Facebook (FB) and the Federal Trade Commission are discussing a settlement that would require the social network to place high-level privacy focused executives in senior-level roles throughout the company, and make CEO Mark Zuckerberg personally accountable for any future privacy breaches, Politico reported.
Citing sources close to the ongoing negotatiions, Politico said Facebook and the FTC were working toward a settlement that would include placing senior officials throughout the company to monitor and prevent future data security breaches - in addition to paying the expected multibillion-dollar fine the company disclosed last week.
The steps, which are subject to change until a deal is final, would include appointing a federally approved privacy official and creating an "independent" privacy oversight committee that may include Facebook board members, Politico reported, citing an anonymous source.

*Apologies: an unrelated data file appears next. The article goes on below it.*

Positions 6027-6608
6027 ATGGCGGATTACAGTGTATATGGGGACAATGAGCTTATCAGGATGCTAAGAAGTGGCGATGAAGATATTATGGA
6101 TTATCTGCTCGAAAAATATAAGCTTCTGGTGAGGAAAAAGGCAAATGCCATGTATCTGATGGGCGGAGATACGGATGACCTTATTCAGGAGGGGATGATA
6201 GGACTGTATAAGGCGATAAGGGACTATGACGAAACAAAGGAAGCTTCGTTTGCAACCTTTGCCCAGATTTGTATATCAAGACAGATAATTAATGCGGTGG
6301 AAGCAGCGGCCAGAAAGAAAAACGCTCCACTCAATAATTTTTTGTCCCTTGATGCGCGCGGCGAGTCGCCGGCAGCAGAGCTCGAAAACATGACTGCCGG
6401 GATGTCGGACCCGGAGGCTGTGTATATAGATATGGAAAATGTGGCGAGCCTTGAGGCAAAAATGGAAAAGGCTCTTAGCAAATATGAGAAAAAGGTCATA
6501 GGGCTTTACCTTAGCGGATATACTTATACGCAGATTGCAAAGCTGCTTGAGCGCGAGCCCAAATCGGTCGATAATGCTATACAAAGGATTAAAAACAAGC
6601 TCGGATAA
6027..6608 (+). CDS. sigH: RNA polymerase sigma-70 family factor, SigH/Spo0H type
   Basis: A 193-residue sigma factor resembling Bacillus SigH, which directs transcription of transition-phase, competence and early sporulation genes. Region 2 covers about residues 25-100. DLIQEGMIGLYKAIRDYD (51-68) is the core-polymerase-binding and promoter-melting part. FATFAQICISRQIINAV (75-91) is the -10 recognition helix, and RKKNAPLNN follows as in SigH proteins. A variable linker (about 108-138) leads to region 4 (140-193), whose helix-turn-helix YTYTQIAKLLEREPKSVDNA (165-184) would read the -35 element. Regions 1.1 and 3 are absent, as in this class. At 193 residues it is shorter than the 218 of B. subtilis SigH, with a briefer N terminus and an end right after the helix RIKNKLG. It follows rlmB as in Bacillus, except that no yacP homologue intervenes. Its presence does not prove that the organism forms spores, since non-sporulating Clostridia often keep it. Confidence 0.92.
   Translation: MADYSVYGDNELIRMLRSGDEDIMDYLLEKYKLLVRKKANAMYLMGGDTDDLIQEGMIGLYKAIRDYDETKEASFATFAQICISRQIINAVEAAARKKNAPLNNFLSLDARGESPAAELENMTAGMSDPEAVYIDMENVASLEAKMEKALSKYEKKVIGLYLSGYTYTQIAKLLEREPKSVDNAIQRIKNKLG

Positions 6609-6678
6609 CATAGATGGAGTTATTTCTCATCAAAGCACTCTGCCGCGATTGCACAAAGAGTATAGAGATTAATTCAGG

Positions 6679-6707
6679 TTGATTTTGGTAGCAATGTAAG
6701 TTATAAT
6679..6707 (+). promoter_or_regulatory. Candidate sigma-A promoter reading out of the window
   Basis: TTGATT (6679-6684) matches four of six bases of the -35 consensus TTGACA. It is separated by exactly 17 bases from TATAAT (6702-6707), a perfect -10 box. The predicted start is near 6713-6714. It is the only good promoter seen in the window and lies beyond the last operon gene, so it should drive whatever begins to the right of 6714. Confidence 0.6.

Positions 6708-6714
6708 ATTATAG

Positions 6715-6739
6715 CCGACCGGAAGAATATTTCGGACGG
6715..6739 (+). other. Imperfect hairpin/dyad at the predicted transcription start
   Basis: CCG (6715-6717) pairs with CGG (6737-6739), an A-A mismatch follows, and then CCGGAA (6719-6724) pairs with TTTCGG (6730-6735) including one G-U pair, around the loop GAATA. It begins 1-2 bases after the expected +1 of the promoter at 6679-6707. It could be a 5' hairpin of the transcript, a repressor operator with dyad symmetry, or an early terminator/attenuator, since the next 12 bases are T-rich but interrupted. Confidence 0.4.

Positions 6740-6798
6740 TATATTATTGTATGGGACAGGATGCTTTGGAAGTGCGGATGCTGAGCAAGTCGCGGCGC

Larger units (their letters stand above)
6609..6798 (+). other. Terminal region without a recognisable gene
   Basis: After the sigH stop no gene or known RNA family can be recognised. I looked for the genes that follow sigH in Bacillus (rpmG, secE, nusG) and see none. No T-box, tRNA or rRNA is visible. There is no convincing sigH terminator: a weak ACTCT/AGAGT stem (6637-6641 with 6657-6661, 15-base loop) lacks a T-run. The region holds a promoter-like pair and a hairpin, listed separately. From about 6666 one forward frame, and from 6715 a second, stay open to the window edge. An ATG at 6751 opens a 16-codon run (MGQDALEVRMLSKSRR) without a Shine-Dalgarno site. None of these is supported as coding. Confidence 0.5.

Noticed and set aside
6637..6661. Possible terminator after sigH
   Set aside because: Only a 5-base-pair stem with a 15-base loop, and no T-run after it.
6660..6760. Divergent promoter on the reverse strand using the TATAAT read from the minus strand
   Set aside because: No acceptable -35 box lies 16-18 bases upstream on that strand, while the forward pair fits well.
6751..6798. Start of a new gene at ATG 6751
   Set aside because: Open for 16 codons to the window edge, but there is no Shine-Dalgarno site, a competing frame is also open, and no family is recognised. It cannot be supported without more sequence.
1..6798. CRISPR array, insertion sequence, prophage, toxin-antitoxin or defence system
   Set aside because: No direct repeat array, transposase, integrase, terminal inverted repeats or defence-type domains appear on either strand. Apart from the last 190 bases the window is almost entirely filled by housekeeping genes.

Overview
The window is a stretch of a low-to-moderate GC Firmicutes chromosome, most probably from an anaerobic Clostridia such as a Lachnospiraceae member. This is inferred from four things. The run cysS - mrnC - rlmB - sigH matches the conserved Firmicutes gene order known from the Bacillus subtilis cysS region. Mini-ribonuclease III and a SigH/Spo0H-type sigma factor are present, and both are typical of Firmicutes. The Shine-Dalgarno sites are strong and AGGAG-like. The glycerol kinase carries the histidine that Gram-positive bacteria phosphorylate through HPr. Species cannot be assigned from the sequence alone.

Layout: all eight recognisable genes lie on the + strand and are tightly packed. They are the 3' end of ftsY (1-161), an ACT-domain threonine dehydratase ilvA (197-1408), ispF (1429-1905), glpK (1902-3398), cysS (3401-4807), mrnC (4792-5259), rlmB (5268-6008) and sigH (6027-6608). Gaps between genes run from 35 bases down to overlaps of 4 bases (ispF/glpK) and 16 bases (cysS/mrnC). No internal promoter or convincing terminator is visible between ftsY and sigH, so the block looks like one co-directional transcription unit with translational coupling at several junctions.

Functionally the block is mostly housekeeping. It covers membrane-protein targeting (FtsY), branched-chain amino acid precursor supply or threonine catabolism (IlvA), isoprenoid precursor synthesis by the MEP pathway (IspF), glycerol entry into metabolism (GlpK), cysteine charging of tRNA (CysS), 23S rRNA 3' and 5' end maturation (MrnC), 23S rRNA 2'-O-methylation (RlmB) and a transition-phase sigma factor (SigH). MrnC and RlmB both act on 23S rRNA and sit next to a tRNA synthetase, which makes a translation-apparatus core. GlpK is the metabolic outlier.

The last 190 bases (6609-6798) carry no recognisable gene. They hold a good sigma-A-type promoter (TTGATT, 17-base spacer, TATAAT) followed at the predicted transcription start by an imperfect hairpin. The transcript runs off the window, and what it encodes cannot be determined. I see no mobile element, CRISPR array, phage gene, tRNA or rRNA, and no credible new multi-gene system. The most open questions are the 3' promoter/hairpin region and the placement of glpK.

In addition, Zuckerberg would take on the role of "designated compliance officer" responsible for carrying out the company's privacy policies - making him personally accountable for Facebook's handling of any future privacy issues, Politico said.
Facebook disclosed last week that it anticipated a cash penalty in the range of $3 billion to $5 billion to settle the FTC's investigation, launched more than a year ago amid the Cambridge Analytica data scandal, which involved the now-defunct company gaining access to personal data of 50 million Facebook users as a way to gain information to be used to influence U.S. voting patterns.
The source told Politico that the fine would be "probably within the high end of that range."
Facebook shares were down 0.2% at $192.56 in early trading on Thursday. Year to date, Facebook shares have risen more than 43%.